We claim that if a complete philosophy of evidence-based practice is intended, then attention to the nature of causation in health science is necessary. We identify how health science currently conceptualises causation by the way it prioritises some research methods over others. We then show how the current understanding of what causation is serves to constrain scientific progress. An alternative account of causation is offered. This is one of dispositionalism. We claim that by understanding causation from a dispositionalist stance, many (...)
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  20. Stephen Mumford (2012). Allegiance and Identity. Journal of the Philosophy of Sport 31 (2):184-195.
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  21. Stephen Mumford (2012). Emotions and Aesthetics: An Inevitable Trade-Off? Journal of the Philosophy of Sport 39 (2):267-279.
    Sport is a producer of both emotional and aesthetic experiences. But how do these relate? Does a spectator?s emotional engagement in sport enhance or hinder it as an aesthetic experience? And does the aesthetic perception of sport enhance or hinder the emotional experiences? These questions will be addressed with particular reference to the distinction that can be drawn between partisan and purist watchers of sport, and making use of thinking in contemporary aesthetics and philosophy of emotion. There are some reasons (...)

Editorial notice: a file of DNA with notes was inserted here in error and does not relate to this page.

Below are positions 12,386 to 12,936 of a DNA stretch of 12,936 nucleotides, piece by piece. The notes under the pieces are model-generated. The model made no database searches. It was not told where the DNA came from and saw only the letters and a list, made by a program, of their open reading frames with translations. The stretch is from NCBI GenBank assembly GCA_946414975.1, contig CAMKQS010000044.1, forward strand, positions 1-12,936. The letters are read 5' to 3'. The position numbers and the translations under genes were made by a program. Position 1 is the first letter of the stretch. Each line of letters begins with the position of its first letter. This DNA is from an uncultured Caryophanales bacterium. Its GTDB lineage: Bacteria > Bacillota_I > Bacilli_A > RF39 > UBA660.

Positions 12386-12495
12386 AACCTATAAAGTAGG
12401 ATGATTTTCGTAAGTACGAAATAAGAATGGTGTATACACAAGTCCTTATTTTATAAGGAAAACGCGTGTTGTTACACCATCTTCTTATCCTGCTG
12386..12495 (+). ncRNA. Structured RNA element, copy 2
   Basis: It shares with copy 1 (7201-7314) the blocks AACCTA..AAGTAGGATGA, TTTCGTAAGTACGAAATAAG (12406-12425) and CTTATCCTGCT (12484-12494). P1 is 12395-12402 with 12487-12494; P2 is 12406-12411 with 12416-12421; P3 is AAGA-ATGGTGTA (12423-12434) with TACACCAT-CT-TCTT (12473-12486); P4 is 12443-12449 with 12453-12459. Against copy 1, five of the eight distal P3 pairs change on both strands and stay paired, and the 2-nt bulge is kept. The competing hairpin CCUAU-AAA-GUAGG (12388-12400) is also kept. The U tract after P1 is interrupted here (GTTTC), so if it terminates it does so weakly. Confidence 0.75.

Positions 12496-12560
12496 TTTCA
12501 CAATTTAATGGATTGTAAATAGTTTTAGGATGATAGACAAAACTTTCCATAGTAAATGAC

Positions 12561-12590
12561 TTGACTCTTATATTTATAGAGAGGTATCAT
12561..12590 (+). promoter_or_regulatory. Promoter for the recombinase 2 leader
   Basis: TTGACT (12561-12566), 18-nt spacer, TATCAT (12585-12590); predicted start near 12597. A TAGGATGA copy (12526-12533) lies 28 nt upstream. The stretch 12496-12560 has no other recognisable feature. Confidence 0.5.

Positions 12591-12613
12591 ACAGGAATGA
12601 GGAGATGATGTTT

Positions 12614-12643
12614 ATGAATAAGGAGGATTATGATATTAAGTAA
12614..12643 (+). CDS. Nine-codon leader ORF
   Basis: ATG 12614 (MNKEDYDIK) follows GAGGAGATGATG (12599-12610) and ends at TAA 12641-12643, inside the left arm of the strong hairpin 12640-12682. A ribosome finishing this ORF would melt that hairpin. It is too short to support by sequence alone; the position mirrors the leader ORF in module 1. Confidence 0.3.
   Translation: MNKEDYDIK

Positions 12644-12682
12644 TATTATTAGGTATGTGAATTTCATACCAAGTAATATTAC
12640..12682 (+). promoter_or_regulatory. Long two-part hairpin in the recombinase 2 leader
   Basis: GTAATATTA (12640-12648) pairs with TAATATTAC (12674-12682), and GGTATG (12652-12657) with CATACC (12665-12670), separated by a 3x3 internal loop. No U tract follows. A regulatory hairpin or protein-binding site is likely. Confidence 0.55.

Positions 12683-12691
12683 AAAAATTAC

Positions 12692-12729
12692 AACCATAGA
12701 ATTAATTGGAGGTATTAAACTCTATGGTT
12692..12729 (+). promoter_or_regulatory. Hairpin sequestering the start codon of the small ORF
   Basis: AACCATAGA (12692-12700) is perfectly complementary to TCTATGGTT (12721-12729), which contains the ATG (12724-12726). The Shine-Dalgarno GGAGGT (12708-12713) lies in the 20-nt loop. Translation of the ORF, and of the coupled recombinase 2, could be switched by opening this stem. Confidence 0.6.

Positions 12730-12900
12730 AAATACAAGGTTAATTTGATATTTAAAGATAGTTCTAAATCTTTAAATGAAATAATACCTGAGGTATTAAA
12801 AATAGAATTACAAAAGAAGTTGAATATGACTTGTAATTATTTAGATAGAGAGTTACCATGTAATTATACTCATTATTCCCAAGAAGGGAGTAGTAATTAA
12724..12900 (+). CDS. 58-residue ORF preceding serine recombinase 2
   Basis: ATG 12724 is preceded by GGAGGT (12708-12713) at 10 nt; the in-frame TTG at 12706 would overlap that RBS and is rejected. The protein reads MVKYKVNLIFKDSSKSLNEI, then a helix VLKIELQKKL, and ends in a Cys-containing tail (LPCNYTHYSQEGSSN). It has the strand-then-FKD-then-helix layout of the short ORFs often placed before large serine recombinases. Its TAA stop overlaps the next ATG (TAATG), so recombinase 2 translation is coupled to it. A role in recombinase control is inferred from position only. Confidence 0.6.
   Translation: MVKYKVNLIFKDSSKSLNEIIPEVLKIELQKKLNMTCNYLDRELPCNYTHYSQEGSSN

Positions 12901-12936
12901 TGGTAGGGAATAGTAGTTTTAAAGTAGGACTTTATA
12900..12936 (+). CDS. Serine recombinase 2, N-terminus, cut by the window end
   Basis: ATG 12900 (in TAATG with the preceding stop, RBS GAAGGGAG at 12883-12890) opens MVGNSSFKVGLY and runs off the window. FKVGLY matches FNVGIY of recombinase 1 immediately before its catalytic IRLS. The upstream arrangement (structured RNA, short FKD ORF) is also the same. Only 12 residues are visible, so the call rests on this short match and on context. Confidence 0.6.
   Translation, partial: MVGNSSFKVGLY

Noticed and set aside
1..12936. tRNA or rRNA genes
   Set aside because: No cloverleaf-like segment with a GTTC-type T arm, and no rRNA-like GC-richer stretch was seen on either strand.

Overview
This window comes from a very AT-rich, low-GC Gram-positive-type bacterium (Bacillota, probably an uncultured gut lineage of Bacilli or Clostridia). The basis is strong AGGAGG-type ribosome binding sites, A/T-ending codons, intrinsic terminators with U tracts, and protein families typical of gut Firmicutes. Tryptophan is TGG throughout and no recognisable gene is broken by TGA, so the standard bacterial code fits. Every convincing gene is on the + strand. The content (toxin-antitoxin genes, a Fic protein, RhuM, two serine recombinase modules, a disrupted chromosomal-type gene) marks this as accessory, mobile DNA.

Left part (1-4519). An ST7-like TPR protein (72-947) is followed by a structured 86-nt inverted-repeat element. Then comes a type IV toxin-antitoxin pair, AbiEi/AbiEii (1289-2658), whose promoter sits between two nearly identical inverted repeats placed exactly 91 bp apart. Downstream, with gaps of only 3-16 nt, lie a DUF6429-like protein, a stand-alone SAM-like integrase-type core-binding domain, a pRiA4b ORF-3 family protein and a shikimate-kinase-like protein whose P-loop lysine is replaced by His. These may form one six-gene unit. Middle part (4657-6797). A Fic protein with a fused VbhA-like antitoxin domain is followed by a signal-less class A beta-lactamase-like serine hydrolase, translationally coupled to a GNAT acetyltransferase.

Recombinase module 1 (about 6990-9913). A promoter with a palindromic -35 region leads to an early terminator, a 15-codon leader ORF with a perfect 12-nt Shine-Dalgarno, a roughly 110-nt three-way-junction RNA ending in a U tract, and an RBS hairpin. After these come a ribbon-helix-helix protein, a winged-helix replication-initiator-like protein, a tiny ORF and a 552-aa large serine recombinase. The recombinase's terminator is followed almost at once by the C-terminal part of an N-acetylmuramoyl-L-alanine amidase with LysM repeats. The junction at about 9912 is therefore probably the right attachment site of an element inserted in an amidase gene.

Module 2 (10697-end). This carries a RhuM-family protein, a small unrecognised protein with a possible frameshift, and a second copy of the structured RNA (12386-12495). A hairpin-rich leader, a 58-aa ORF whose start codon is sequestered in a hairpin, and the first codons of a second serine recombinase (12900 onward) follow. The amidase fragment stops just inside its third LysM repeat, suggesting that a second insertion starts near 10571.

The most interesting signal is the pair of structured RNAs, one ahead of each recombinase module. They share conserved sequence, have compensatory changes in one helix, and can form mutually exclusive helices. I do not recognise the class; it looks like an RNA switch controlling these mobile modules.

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  22. Stephen Mumford (2012). Forum: What's the Point of Sport? The Philosophers' Magazine 58:71-76.
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  23. Stephen Mumford (2012). Metaphysics: A Very Short Introduction. Oup Oxford.